CLICK THE ABOVE IMAGE to read the need for RULE #5,“Always store firearms so that they are not accessible to unauthorized persons.”

Know when you are being played, recognize the players. CLICK THE ABOVE IMAGE for the schoolyard-bully rules used by mendacious partisan politicians and their zealot stooges.
WELCOME TO THE NEXT CHAPTER! WARNING! WARNING! WARNING! SOCIAL MEDIA IS ADDICTIVE AND EXCESSIVE USE MAY LEAD TO MENTAL HEALTH DISORDERS, REDUCED PRODUCTIVITY, LACK OF SLEEP, SOCIAL ALIENATION, BIRTH DEFECTS, BLINDNESS, AND SEXUAL IMPOTENCY. NOTICE: NO GUNS OR AMMUNTION ARE FOR SALE VIA THIS BLOG. No, I will not trade a Colt Python in exchange for your hot wife and a future first-round draft choice. CAVEAT: This blog is not suitable for viewing while at work, inside a public library, inside any public or private school, or inside any public or private restroom. Do not view this blog while driving or during sex. THIS BLOG CONTAINS (albeit often very childish) ADULT-CONTENT. DISCLAIMER: This blog is a hobby, it is not a livelihood. Even though much of what I blog about relates to firearms collecting and recreational shooting, I am not an expert on any facet of guns, shooting, or personal defense. Entries at this blog are akin to good old-fashioned campfire chats or post hunt barroom-bluster; I offer no opinion on what you should or should not purchase, or what you should be using or doing. What does or does not work for me could be long country-miles away from your tastes and your needs. All products, places, and miscellany that I review for this blog are purchased at retail price by me. I do not accept payment, gifts, discounts, freebies, products on loan, demon alcohol, drugs, plea-bargains, probation, parole, Papal Blessings, Presidential Pardons, or sexual favors for doing any review or blog post. TRACKING COOKIES: Google et al stick tracking cookies on everybody. If you are online, you are being spied on via one method or another, for one reason or another; 'nuff said. You may be able to minimize your online DNA residue by using Tor and Duck Duck Go. Vive la liberté! Vive all y'all! Ante omnia armari. To each of you, thanks for stopping by! I appreciate it!

Monday, October 13, 2008

1901 Winchester 10 Gauge

It was a neat old gun, but I really had no use for it. The 1901 Winchester 10 Gauge lever action shotgun pictured above was only in my collection for a short while. Lightly used for such an old gun, it even came with a small supply of the obsolete 2 5/8’’ 10 gauge shells. After a while, I realized that the purchase was strictly a regrettable whim, and I recovered my total investment when I sold it; sometimes it is nicer to have the money than the gun. Guns like that do grow in value over time if well cared for and rarely used, but if I own it, I want to be able to shoot it.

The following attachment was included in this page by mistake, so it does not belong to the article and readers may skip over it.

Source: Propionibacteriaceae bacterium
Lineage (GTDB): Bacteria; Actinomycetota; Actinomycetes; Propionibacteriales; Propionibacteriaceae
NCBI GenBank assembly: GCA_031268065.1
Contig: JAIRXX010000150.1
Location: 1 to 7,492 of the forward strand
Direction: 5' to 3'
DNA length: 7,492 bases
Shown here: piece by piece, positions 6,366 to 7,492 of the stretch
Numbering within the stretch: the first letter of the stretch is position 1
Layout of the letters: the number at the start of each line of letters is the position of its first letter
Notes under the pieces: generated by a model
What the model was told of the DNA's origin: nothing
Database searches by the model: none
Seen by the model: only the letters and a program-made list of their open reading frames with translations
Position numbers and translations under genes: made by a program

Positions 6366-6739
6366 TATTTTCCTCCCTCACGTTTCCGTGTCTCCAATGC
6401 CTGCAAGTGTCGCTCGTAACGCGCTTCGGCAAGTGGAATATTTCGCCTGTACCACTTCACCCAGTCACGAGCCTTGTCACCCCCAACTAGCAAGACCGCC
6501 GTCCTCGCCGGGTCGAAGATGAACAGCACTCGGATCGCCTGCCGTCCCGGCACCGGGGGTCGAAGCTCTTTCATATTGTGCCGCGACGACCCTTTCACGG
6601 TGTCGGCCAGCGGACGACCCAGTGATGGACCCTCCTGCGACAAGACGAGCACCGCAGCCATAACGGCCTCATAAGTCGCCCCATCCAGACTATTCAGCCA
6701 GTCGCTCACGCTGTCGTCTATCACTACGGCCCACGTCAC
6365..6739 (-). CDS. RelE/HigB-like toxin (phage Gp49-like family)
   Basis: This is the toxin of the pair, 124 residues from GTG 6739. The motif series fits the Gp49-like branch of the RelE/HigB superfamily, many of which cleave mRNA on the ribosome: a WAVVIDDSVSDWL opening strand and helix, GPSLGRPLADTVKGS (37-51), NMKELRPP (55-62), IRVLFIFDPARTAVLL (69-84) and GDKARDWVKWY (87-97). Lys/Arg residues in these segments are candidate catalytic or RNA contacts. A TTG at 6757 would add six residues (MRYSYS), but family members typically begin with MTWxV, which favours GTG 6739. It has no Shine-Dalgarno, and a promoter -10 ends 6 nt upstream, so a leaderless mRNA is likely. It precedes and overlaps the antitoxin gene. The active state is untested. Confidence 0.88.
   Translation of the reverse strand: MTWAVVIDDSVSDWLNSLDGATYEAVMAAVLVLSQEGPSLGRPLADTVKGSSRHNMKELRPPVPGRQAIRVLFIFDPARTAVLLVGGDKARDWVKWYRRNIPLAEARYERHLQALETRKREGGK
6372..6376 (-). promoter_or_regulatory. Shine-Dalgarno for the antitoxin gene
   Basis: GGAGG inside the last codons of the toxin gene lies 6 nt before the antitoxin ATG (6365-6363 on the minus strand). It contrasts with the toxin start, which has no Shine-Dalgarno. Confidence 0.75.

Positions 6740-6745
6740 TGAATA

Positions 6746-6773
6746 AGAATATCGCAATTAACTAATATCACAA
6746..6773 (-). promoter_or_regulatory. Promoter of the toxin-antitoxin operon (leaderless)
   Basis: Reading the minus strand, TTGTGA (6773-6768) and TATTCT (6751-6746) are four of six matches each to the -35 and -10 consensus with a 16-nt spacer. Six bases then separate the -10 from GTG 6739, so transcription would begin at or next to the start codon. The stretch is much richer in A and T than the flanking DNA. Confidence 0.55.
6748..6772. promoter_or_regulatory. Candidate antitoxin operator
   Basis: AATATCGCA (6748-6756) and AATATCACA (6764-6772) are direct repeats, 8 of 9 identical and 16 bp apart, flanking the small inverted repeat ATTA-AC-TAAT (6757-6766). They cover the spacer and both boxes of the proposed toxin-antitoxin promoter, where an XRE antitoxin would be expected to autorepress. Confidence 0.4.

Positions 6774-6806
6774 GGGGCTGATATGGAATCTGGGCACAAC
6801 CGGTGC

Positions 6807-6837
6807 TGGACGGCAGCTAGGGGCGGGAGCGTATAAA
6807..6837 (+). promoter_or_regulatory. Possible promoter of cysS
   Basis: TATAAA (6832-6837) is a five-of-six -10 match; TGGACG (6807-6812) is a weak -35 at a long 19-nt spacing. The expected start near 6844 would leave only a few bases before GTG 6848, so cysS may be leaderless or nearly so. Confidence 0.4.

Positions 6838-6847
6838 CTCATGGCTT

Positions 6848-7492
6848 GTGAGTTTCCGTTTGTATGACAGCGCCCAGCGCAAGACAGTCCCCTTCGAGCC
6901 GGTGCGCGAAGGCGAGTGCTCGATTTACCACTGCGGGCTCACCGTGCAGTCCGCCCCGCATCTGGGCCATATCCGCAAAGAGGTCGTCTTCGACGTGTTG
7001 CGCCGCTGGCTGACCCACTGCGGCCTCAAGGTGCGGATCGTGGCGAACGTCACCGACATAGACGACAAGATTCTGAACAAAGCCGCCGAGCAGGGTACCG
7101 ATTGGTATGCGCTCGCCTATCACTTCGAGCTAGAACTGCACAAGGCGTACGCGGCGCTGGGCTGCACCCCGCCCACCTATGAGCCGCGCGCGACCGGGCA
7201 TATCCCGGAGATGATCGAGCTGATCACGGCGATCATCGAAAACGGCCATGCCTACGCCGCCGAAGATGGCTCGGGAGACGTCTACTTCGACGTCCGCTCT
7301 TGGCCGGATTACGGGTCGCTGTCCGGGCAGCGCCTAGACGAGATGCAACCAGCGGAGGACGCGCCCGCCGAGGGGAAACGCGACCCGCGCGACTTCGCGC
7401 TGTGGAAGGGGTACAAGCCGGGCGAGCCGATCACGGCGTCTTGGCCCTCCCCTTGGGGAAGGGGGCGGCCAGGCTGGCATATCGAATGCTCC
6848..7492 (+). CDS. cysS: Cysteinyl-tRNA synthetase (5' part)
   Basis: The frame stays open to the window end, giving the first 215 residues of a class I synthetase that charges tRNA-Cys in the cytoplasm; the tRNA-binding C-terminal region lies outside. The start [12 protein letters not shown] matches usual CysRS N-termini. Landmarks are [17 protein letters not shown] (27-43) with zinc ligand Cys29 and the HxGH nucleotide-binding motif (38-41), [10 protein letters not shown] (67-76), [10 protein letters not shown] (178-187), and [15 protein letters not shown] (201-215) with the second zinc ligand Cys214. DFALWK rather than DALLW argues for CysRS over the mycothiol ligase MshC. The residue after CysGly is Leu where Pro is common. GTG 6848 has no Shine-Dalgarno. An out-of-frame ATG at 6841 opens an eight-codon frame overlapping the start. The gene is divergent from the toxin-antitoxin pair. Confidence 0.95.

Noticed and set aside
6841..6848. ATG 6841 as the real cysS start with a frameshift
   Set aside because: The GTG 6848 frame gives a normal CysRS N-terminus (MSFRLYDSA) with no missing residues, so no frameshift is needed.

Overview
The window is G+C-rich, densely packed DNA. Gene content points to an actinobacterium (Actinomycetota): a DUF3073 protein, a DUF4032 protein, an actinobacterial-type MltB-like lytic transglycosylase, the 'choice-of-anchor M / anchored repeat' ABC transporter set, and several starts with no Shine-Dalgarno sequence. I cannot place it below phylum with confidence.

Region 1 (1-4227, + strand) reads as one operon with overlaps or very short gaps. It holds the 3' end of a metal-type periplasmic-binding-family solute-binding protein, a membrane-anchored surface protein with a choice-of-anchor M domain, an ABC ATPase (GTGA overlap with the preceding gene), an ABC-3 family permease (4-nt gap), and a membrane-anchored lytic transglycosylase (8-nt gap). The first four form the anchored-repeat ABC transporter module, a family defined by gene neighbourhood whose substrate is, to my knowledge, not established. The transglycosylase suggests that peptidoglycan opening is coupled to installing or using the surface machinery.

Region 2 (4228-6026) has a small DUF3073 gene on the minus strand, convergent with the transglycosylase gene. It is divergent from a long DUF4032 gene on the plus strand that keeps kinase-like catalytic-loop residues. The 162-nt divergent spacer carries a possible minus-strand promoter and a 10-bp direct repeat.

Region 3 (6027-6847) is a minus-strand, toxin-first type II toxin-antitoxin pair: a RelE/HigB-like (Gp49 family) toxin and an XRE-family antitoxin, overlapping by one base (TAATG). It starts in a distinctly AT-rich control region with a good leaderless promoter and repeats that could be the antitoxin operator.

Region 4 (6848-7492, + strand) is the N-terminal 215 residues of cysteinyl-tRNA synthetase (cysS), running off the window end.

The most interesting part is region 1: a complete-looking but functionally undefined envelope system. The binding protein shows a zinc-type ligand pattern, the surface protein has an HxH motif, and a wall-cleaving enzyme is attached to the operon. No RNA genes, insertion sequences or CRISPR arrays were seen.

Arthur B. Burnett said...

Greetings from Texas,
My 1901 was a Christmas Gift from my wife Helene some years ago. Even though it isn't shot much it will have a safe place in my collection for a couple of reasons. Aside from bragging to guys who found power ties under the tree we use it when lecturing on firearms at writers conferences. It also reminds me of an incident when I was a kid in Nevada.
At an old store / filling station on the road between Winnemucca and Battle Mountain Dad saw a notice about a shotgun for sale. We drove to an old timers shack and he brought out either a 1887 or 1901 and a handful of brass 10 gauge shotgun shells. I had never seen a shotgun rock my Dad like that before.
He chose not to get the fire breathing monster that day, but I will always treasure this one for the memory.

James A. Zachary Jr. said...

Arthur, it is great to have you stop in. That is a great memory. I liked the 1901 quite a bit, but sometimes I need money more than another gun ;)

It may sound funny because I have never been to Texas, but it has a special place in my heart. Nothing is as American as is Texas (my Mom would have argued that Tennessee is...)

Thanks again,


Anonymous said...

Hello James.. My model 1901 has been in my family sinse 1928. My grendfather purchased it in Southern California from a retired Train Conductor who was the original owner. My grandfather passed it on to my father who gave it to me before he passed away. It was used for goose hunting quite a bit by my father & Grandfather but the thing was well taken care of and frankly looks more like a 10 year old gun rather than a 100 year old gun.

Gary Barnett
Indianapolis, Indiana

James A. Zachary Jr. said...

Hey there Gary, thanks for stopping in.

That is a cool story. Old guns are great... but we often don't know their history. I love hearing about guns being passed down through families. Thanks for sharing.